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Toontrack EZKeys

Issue #24

Given that we’re a guitar-based magazine I figure that most of us can play guitar and bass parts on our recordings. Next-up in terms of most-used instruments are probably drums/percussion, but we’re going to take a look at the EZkeys Virtual Instrument (VI) from Toontrack, who also produce the highly respected Superior and EZ drum instruments.

First-up, the basics. EZkeys is a collection of sample based virtual keyboard instruments covering a range of acoustic and electric models. Each instrument contains the player-engine, a single instrument sound library, a set of MIDI performance files and some rather clever song-writing tools to adjust the parts played, and once you have one you can add additional instrument sounds at a discounted price, as well as additional MIDI performance expansion packs in various styles.

The main interface is about as simple as VIs get, it’s a picture of the instrument and it really doesn’t need to do very much. In keeping with the EZ part of the name, you don’t get a lot of options to tweak, just a couple of flip-up panels with basic tuning and dynamics options and a dropdown list of presets.

Those presets are created by adding effects to the basic sample sounds; the effects are provided by the very well respected Overloud, and some of the more extreme samples are deliberately rather “unreal” which an extend the use quite considerably beyond what you might expect from a simple piano. The lower section of the screen has a simple set of four virtual knobs which allow you to weak the presets, their functions change with the preset selected and allow a useful degree of fine tuning.

So it’s simple to use but what does it sound like?  Obviously, what you like to hear and what I like to hear may differ, but a virtual instrument will always stand or fall on its basic sounds, and in the case of a sampled instrument like EZkeys this means that it needs a set of great sounding recordings of a great sounding (and well played) instrument. Well, Toontrack has a lot of experience in producing high-quality samples and it shows here! Forget the MIDI files, forget the built-in song-writing tools, the stand-alone sounds are great. I’ve used the Grand and Upright pianos extensively, and dabbled with the other instruments, and the basic sound, along with the simplicity of the interface, has made EZkeys my main go-to piano. To my ears there is simply a “rightness” – this is what I expect a piano to sound like (and I don’t have to tweak a page-full of parameters to get to it), just plug-in a keyboard (or a MIDI track) and play.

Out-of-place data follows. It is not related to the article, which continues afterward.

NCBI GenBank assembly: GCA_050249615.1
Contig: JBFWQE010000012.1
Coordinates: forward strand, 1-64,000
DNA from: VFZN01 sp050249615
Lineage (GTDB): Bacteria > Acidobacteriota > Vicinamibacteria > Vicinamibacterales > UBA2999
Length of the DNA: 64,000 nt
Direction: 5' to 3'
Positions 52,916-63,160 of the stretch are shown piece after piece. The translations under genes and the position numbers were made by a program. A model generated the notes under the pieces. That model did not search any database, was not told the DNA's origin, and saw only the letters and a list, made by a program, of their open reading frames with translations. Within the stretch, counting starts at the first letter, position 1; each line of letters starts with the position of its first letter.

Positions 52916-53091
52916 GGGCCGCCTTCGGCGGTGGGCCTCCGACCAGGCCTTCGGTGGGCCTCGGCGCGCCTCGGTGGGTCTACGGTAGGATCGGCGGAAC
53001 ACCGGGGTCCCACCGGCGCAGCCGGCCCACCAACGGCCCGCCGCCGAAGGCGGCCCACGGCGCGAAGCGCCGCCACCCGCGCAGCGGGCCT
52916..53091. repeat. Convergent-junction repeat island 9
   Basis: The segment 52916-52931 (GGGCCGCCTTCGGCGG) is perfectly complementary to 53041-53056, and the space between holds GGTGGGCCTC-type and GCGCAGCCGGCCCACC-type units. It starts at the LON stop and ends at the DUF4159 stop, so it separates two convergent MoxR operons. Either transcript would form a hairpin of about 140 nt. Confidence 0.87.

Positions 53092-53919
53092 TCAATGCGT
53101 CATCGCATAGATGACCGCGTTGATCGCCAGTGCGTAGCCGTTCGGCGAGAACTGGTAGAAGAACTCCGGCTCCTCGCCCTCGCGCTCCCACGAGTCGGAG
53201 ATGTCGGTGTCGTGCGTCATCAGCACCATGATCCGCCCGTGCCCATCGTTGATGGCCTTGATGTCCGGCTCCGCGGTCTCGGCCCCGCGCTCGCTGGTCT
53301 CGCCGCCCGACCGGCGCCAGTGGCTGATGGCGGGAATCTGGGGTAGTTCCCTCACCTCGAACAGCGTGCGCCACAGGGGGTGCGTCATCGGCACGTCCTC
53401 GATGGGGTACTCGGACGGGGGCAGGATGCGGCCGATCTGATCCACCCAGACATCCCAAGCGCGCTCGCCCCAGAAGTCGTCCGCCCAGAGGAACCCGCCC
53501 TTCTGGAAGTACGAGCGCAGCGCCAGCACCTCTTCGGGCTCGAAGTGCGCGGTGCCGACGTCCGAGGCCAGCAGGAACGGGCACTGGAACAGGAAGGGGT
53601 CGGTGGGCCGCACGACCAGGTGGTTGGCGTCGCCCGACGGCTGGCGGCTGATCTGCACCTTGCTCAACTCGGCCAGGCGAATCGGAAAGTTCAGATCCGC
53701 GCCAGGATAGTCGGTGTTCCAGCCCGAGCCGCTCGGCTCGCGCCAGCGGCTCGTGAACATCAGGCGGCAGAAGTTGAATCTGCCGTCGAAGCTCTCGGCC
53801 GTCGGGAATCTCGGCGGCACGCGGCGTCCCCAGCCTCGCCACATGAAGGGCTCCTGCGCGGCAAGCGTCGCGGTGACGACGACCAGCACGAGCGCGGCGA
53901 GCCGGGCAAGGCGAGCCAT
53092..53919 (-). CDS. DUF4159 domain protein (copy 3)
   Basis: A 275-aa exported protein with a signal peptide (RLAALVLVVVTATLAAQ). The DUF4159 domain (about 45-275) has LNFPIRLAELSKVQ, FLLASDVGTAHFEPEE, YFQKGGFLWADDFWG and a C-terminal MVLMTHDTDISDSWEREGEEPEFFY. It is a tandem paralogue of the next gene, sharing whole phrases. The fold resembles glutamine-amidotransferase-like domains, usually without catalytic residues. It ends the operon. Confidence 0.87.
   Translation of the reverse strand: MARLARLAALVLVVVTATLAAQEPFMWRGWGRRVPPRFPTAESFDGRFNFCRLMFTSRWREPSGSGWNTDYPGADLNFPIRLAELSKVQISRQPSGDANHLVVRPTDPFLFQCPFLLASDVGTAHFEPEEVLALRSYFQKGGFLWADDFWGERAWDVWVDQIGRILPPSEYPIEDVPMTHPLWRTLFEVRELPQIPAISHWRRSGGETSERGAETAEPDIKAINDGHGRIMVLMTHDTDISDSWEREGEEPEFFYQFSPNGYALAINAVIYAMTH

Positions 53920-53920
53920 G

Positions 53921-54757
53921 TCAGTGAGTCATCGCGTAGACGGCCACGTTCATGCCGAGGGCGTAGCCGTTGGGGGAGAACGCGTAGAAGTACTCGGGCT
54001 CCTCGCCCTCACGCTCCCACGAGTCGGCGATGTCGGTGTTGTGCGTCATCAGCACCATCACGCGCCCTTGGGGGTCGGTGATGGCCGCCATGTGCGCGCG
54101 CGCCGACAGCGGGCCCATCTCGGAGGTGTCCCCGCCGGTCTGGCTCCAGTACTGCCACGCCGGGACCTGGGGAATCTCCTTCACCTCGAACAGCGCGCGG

OK, we’re not really going to forget about the on-board MIDI. Below the keyboard graphic there’s a section of the interface dedicated to the performance aspects of the instrument, and this is where you get access to the MIDI performance files.

Just as with many drum VIs you can simply drag and drop variations onto the timeline in your DAW, and the playback will run along with the project tempo. Even better, select your song’s key before you drag your MIDI performance and it will land in the right key. Hit the playback and you’re good to go; so long as you can find a MIDI part that does what you want it to. Now, MIDI being what it is, you’re free to edit the MIDI track or score in your DAW, but that heads into quite different territory to the “EZ drag&drop” model we started with, and this is where the song-writers tools come in.

Instead of dropping your MIDI files onto a DAW timeline, you can drop them into a timeline within the EZkeys interface, and this timeline knows a thing or two about music theory. It follows tempo and key as you’d expect, and it also tells you about the chords that make up the progression you’ve selected. Because it knows about chords, and about music theory, it can offer variations that will fit into the progression.

It’s easier to use than to read about and while it’s never going to be quite as good as a few thousand hours of piano practice it’s still very powerful and can be very convincing. Just in case this upsets your purist-musician gland a little, there’s a useful “Music Theory Basics” PDF available from the menu dropdown, along with a set of Music Theory sample MIDI files to help you work through it!

You can probably tell that I like EZkeys a lot.  I was initially a little concerned that it might be a novel performance editor with some samples thrown-in, but I frequently use it simply for the piano sounds alone. The MIDI integration is both clever and useful, and I’m actually really impressed that Toontrack took the trouble to add the Music Theory material. VIs HAVE to be auditioned - only you can decide if the sounds suit you, but that said - if you need a virtual piano, I absolutely recommend that you give EZkeys a listen, whether you play or not.

The editing makes EZkeys a powerful song-writing tool, the sounds make it a great virtual piano. Excellent!

Gi24 Cover Still Revised

Issue #74

Jim Root

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